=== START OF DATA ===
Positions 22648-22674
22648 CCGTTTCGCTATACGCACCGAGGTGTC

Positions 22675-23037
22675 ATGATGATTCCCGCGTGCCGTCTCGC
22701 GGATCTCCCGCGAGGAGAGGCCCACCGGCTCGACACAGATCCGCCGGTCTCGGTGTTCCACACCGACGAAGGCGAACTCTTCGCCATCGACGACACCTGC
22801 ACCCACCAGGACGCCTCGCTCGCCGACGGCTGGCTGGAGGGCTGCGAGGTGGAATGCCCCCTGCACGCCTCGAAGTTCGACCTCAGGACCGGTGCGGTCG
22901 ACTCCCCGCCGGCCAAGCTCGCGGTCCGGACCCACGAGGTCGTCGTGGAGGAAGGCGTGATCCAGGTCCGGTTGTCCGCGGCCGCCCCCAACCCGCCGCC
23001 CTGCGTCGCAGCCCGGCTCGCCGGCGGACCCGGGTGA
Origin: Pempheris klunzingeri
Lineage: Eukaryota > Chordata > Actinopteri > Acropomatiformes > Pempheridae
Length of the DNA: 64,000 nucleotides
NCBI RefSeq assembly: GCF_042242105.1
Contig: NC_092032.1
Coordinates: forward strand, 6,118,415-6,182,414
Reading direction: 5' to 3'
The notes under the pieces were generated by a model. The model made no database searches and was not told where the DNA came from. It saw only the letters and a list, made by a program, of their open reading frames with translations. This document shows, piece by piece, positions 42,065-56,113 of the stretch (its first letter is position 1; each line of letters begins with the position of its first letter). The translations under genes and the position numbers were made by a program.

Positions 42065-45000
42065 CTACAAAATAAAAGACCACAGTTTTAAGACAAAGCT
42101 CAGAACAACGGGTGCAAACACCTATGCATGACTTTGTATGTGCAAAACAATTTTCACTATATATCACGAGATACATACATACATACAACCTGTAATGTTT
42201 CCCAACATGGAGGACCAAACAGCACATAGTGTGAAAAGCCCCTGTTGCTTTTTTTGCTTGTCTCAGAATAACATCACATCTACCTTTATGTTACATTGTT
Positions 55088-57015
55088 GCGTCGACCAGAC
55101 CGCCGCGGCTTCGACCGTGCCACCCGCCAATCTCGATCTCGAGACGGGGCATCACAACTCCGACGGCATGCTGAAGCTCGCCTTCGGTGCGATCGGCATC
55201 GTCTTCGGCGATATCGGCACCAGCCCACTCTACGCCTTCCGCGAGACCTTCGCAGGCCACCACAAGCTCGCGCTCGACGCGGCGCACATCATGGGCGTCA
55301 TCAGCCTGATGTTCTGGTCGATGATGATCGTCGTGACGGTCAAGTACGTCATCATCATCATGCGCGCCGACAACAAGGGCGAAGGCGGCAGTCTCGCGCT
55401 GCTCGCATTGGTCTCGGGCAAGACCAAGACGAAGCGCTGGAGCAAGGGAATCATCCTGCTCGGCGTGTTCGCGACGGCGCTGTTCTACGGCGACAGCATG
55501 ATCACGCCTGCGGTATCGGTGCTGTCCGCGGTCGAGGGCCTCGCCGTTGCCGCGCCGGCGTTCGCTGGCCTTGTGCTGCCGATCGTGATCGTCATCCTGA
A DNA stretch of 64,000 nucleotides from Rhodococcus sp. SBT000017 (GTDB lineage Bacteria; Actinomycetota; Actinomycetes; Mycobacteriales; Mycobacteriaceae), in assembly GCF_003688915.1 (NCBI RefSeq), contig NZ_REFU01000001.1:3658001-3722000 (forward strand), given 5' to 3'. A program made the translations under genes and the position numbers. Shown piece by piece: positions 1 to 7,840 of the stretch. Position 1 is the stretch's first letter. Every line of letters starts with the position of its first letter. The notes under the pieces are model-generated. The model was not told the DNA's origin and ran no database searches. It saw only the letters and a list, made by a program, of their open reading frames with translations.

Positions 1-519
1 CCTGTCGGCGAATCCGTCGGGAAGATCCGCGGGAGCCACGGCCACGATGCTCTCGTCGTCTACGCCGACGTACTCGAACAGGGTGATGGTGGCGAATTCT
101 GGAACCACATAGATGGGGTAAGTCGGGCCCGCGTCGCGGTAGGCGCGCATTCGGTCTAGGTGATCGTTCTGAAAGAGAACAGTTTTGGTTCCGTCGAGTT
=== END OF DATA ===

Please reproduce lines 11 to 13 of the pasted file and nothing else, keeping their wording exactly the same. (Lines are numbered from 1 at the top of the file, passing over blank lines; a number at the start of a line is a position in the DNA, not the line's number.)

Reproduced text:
Length of the DNA: 64,000 nucleotides
NCBI RefSeq assembly: GCF_042242105.1
Contig: NC_092032.1